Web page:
Māyāvādīs accept the description of the pastimes of the Lord as myths, but actually they are not; they are historical facts. pure devotees accept the narrations of the pastimes of the Lord as Absolute Truth. The words mama pauruṣāṇi (My glorious activities) are significant. Devotees are very much attached to glorifying the activities of the Lord, whereas Māyāvādīs cannot even think of these activities. According to them, the Absolute Truth is impersonal, but without personal existence, how can there be activity? Because impersonalists take the activities mentioned in the Śrīmad-Bhāgavatam, Bhagavad-gītā and other Vedic literatures as fictitious stories, they interpret them most mischievously. They have no idea of the Personality of Godhead. They unnecessarily poke their noses into the scripture and interpret it in a deceptive way in order to mislead the innocent public. The activities of Māyāvāda philosophy are very dangerous to the public, and therefore Lord Caitanya warned His disciples never to hear from any Māyāvādī about any scripture. Māyāvādīs will spoil the entire process, and the person hearing them will never be able to come to the path of devotional service to attain the highest perfection. He only may be able to do so after a very long time.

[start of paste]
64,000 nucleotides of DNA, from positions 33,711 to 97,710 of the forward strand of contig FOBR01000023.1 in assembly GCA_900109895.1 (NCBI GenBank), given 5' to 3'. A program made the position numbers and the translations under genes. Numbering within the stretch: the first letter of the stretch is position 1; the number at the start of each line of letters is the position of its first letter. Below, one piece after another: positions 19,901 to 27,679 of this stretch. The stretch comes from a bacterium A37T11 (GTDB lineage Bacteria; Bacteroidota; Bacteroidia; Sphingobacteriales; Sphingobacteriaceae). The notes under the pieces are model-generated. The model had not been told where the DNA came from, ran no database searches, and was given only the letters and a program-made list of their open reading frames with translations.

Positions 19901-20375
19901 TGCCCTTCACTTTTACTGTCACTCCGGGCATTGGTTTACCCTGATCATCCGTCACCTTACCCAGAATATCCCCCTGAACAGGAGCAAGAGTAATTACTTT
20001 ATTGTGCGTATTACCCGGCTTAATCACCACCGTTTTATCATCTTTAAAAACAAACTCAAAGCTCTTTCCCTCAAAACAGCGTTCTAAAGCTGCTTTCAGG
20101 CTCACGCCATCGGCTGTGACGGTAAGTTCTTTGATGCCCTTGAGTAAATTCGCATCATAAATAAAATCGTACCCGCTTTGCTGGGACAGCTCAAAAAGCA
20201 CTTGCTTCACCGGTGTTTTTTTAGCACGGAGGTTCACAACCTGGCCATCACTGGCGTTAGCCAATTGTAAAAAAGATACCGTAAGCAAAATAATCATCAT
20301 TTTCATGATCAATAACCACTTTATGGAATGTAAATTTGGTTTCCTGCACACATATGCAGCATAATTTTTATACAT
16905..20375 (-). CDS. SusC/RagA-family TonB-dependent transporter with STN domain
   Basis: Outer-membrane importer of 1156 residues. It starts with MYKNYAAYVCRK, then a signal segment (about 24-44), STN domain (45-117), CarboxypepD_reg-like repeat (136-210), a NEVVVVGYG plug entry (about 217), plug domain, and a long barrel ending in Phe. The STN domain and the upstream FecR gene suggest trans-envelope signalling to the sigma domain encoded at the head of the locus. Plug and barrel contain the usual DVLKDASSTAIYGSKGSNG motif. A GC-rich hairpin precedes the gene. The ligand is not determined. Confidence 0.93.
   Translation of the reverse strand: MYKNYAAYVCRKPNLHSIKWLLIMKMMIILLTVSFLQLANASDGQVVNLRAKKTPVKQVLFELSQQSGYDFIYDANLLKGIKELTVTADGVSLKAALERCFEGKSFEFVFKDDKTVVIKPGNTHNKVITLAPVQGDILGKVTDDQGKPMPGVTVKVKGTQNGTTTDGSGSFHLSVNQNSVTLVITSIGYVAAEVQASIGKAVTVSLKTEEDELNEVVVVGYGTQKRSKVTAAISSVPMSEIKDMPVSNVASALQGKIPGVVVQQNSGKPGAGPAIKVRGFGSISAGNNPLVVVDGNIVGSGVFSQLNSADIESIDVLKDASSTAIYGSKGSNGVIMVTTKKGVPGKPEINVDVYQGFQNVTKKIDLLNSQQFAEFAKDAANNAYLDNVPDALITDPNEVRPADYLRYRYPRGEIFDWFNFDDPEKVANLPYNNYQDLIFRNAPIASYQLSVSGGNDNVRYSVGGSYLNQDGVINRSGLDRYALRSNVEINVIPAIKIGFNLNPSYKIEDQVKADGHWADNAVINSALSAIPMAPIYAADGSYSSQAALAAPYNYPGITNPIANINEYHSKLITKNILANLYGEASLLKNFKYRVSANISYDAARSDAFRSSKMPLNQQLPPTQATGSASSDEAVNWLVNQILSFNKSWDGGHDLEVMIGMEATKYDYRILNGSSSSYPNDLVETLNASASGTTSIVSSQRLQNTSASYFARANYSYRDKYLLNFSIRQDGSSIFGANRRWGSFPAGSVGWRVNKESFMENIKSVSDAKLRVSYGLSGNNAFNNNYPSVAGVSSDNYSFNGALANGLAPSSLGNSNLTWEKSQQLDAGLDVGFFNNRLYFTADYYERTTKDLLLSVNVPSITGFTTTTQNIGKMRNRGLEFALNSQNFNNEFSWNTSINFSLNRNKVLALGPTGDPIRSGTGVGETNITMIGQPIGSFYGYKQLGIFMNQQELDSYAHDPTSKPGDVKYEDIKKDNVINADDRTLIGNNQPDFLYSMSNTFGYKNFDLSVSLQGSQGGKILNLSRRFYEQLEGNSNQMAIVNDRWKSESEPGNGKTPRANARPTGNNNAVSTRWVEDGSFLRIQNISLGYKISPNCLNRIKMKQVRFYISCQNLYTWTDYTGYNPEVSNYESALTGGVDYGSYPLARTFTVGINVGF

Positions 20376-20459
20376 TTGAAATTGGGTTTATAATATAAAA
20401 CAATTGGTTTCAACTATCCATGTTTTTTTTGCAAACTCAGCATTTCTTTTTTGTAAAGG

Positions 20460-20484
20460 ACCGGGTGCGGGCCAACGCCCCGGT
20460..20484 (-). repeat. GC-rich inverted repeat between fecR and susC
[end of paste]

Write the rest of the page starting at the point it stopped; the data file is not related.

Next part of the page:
It is clearly stated by Kapila Muni that bhakti activities are transcendental to mukti. This is called pañcama-puruṣārtha. Generally, people engage in the activities of religion, economic development and sense gratification, and ultimately they work with an idea that they are going to become one with the Supreme Lord (mukti). But bhakti is transcendental to all these activities. The Śrīmad-Bhāgavatam, therefore, begins by stating that all kinds of pretentious religiosity is completely eradicated from the Bhāgavatam. Ritualistic activities for economic development and sense gratification and, after frustration in sense gratification, the desire to become one with the Supreme Lord, are all completely rejected in the Bhāgavatam. The Bhāgavatam is especially meant for the pure devotees, who always engage in Kṛṣṇa consciousness, in the activities of the Lord, and always glorify these transcendental activities. Pure devotees worship the transcendental activities of the Lord in Vṛndāvana, Dvārakā and Mathurā as they are narrated in the Śrīmad-Bhāgavatam and other purāṇas. The Māyāvādī philosophers completely reject them as myths, but actually they are great and worshipable subjects and thus are relishable only for devotees. That is the difference between a Māyāvādī and a pure devotee as they view scripture.